Friday Nov 24

ReevesRoger Roger Reeves' poems have appeared or are forthcoming in Poetry, Ploughshares, American Poetry Review, Boston Review, Tin House, Gulf Coast, and the Indiana Review, among others. Kim Addonizio selected “Kletic of Walt Whitman” for the Best New Poets 2009 anthology. He was awarded a Ruth Lilly Fellowship by the Poetry Foundation in 2008, two Bread Loaf Scholarships, an Alberta H. Walker Scholarship from the Provincetown Fine Arts Work Center, and two Cave Canem Fellowships. Recently, he earned his MFA from the James A. Michener Center for Creative Writing at the University of Texas. Currently, he is an assistant professor of poetry at the University of Illinois, Chicago. His first book, King Me, is forthcoming from Copper Canyon Press in 2013.
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Close Your Eyes

 
My how the rooster on the roof legislates
our depression then forgets to watch for mangoes
falling from heaven onto his uncombed head.
My sister, at the asylum, is often mistaken
for a chandelier. I lied. Her hair in my hands.
Her body still at home. The house beneath us,
rancid, from ranting. The knives we hold
to each other’s throats. The bees, collected
from a white cup full of rum and coke, rest
like drunk and sated uncles in the palm
of my sister’s hand. Close your eyes, she says
to Mother. I have a present. I say nothing.
My mouth, uncollected and silent as rope.
 


 
Boy Removing Fleas
after Ter Borch: Boy Removing Fleas from a Dog by Jean-Michel Basquiat


Even the trees must perform sorrow. Look,
now they are performing the performance
of sorrow. Like Brueghel’s Icarus, for instance,
because a boy falls from a great height—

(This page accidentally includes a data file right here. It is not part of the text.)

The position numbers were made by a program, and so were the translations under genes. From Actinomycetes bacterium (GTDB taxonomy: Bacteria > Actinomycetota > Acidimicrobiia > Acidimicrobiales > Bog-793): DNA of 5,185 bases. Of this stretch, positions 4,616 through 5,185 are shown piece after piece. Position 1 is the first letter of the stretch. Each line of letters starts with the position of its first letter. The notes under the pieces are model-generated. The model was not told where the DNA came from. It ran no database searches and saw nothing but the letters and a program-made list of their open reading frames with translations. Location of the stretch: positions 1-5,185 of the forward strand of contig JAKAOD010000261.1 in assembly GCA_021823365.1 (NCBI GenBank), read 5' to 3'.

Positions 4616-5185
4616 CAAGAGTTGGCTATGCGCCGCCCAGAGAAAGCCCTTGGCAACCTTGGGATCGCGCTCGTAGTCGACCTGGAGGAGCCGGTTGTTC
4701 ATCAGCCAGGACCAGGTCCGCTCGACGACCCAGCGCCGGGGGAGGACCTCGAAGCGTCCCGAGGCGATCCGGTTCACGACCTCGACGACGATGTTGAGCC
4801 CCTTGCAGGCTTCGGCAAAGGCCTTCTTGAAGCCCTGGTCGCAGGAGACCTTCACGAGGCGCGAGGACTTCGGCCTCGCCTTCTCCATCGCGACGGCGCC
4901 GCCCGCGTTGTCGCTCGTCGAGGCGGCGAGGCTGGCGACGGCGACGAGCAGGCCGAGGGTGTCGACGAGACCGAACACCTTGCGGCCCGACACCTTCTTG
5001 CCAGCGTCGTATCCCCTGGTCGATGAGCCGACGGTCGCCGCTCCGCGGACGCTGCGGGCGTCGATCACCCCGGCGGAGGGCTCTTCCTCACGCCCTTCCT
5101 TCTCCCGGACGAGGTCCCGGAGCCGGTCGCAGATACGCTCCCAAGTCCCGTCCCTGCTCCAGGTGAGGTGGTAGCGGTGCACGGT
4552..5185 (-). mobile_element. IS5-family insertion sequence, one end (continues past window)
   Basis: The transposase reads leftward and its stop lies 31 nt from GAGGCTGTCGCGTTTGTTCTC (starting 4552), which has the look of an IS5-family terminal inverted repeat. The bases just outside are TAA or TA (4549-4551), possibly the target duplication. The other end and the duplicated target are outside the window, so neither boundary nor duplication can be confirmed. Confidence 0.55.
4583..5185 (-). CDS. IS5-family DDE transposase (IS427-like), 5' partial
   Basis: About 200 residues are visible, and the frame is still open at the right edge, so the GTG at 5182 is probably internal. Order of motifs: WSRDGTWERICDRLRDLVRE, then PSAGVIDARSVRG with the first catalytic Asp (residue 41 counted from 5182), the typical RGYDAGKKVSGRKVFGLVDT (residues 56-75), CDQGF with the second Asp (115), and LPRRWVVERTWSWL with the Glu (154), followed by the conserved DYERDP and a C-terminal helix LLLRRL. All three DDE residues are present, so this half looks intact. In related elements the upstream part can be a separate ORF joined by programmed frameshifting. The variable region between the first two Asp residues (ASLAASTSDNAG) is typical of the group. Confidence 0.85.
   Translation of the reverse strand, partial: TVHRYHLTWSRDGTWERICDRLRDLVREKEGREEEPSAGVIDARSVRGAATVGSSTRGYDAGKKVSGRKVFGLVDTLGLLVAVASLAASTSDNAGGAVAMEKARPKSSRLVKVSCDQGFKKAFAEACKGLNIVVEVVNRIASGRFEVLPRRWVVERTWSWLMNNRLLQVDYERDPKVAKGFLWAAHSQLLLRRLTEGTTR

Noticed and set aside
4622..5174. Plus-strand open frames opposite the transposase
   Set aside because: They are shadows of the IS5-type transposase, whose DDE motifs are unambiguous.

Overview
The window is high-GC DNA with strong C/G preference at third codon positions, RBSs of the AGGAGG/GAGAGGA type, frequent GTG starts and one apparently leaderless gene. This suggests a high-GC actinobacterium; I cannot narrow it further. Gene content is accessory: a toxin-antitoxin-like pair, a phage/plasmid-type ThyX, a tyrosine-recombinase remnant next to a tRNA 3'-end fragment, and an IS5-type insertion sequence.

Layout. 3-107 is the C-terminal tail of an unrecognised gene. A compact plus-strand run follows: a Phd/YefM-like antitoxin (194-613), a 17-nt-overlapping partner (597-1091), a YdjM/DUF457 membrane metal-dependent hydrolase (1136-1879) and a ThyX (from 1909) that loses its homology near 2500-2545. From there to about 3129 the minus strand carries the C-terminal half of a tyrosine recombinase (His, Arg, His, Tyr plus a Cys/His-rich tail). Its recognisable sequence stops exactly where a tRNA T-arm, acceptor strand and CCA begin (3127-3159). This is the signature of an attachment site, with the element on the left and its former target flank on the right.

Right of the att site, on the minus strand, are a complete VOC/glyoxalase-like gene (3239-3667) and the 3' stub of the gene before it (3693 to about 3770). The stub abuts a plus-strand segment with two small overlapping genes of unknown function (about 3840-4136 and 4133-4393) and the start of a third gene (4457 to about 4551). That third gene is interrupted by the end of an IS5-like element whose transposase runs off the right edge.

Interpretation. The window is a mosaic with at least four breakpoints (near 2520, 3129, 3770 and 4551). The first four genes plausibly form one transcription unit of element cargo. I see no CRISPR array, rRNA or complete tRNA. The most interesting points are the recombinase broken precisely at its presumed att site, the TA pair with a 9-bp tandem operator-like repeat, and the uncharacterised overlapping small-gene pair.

white legs, green splash, wax wings—
everything must suffer by proxy. Even the Old
Masters understood they, too, would fray
beneath the teeth and belch of a blue maggot,
that a sister cannot be saved from an itch, turned
over like a black dog, cured with a lit match,
the fleas scattering into the threads of an autumn
lawn. Her itch must run and run and run.
But a boy must try, burn what he can. Burn. Burn.


 
 
Six Months After the Asylum


My sister is a rake. The leaves impaled
upon her tines quiver. It’s the Christian
inside her that believes in the season
of hangings. Where does prayer begin?
I seem to have misplaced my ladder.
I’m at the bottom of a pool and can’t swim.
 


 
Apollo, Neruda, and Not Yet—


Your brother in the red car, the gun to his mouth,
The caravan of afternoon suburbia blipping by:
Cracked windshield, pop fly, the wet wet of autumn
In Houston: tendrils of a hydrangea waiting
For the first frost—sometimes, we need a reason
To die and sometimes we need only an excuse:
A lover and then nothing like a lover: a car keyed:
The doors rusting in the salt and swagger of a bay:
Whales lose their direction in winter, they say:
Who will identify the body: the mortician asked
Is he white: whale-white: we said black-white: as in
There was a boat his grandfather came over on;
It was black; everyone said he looked white
Until he pulled back his lips, showed them his gums.